Last summer - when the Twin Cities celebrated an historic riverboat journey up the Mississippi - one well-known amenity was missing: the Boom Island paddlewheeler.
A year later, excursion tours have returned to the river as the 80-foot-long Minneapolis Queen makes her maiden voyage Saturday, May 28.
The $1.3 million boat is "paddle assisted," which means a rear paddle provides power, along with an inboard drive and propellers, according to Dave Lawrance, president of Paradise Charter Cruises, the boat operator.
The Minneapolis Queen has room for 145 passengers and seats 112 for dinner. It features a cherry wood interior, white linen and glass plates for private events, full bar service, and indoor and outdoor seating on two decks.
The boat embarks on daily, narrated sightseeing tours ($12.95 per person), weekday evening "cocktail cruises" ($17.95) and a Sunday brunch ($29.90). People over 60 get a 10 percent discount, kids 2-11 can ride for half-price and infants ride free.
Reduced-price educational cruises will continue, as in previous years, and private charters are available.
The boat replaces the Anson and Betsy Northrup excursion boats, which Paddleford Packet Boat company operated for 15 years until 2004 under a no-bid, when the Park Board sought competitive bids. Acrimony between the Park Board and Paddleford left the river boatless.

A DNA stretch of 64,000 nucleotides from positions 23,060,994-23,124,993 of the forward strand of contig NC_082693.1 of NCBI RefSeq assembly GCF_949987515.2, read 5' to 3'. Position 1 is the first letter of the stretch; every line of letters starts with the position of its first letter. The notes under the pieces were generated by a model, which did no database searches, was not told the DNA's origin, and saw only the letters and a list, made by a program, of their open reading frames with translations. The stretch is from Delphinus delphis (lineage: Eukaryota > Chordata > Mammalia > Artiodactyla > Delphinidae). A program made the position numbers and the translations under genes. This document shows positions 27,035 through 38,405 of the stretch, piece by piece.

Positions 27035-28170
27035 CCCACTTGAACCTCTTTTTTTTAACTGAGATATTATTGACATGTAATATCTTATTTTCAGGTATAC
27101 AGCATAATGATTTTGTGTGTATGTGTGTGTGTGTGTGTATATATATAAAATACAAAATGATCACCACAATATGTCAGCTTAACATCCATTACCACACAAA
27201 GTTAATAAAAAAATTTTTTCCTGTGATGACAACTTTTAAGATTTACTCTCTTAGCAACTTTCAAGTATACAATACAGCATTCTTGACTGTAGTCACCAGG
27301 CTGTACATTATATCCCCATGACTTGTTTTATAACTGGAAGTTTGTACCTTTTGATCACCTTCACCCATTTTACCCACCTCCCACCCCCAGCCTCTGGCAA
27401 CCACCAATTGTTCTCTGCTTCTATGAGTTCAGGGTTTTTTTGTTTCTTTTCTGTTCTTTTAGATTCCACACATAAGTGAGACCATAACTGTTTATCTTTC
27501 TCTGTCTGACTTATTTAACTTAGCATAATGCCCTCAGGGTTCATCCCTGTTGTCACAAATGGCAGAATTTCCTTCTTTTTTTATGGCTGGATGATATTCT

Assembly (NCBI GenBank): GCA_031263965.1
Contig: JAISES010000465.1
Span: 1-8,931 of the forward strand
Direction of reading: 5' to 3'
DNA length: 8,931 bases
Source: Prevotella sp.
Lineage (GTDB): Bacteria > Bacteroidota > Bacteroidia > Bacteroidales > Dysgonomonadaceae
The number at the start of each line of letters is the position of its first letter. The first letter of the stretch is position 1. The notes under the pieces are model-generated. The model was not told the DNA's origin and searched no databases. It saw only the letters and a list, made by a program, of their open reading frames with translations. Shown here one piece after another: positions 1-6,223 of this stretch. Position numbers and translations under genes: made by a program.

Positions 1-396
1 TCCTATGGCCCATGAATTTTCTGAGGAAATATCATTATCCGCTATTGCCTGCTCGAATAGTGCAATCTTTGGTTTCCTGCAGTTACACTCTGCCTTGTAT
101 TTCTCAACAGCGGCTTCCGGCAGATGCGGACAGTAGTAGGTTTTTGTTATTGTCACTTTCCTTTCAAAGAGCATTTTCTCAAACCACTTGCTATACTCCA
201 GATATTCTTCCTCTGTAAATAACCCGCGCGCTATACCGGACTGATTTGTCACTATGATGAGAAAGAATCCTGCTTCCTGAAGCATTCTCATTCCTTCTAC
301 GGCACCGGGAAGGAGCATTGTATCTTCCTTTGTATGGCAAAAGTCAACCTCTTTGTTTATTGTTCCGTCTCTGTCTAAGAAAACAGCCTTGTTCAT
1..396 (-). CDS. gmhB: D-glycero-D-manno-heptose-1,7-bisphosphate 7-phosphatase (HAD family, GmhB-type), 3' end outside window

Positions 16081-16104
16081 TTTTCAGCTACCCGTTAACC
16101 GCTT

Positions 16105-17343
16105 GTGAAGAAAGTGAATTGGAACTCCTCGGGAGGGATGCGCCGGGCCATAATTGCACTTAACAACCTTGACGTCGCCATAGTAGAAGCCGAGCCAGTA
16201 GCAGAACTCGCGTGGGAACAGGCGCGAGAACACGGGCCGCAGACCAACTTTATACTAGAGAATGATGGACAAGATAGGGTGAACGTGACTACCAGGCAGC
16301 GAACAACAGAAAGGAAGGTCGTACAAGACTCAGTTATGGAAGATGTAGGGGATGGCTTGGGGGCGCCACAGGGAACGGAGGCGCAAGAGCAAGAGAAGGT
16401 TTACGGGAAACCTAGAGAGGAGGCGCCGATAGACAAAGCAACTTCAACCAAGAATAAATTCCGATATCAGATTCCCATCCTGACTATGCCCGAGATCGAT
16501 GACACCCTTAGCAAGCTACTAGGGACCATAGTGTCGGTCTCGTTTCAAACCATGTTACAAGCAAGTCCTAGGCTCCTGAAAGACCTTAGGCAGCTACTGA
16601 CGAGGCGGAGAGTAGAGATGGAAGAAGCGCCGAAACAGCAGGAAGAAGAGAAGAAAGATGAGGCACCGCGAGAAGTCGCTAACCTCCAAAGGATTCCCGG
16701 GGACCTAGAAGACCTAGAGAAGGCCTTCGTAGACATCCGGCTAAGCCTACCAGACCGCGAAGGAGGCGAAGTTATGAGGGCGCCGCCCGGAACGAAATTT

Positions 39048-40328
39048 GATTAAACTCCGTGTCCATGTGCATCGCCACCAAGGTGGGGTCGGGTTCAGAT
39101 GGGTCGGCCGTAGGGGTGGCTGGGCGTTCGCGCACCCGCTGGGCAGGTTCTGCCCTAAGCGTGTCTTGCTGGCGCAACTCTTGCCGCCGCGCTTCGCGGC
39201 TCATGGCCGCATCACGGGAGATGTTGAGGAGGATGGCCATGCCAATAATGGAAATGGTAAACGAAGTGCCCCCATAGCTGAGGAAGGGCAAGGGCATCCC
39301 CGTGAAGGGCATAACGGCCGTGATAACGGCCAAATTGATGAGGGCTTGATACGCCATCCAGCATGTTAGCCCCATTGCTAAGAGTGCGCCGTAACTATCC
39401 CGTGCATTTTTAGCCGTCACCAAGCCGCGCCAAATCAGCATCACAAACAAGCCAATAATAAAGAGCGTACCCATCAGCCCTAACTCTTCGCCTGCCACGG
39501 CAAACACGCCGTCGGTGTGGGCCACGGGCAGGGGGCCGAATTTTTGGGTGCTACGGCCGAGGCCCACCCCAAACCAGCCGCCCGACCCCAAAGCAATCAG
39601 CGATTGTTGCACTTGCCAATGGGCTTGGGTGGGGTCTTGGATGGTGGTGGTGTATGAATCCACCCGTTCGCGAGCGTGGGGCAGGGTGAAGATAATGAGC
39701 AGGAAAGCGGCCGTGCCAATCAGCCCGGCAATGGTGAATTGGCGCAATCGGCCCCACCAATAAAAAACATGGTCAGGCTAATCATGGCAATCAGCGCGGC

Don Sigglekow, Park Board general manager, said the new boat - and the new contract - is more attractive. Paradise Charter Cruises will pay the Park Board $35,000 or 5 percent of its combined revenue from the Minneapolis Queen and the Paradise Lady, a modern cruise boat operated out of Bohemian Flats below the University of Minnesota's West Bank campus.
The most the Paddleford contract garnered annually was $36,000; the Paradise Lady alone made $35,000 last year.
"They'll be well above the minimum this year," Sigglekow said.
For more information, call 378-2628 or visit www.minneapolisqueen.com.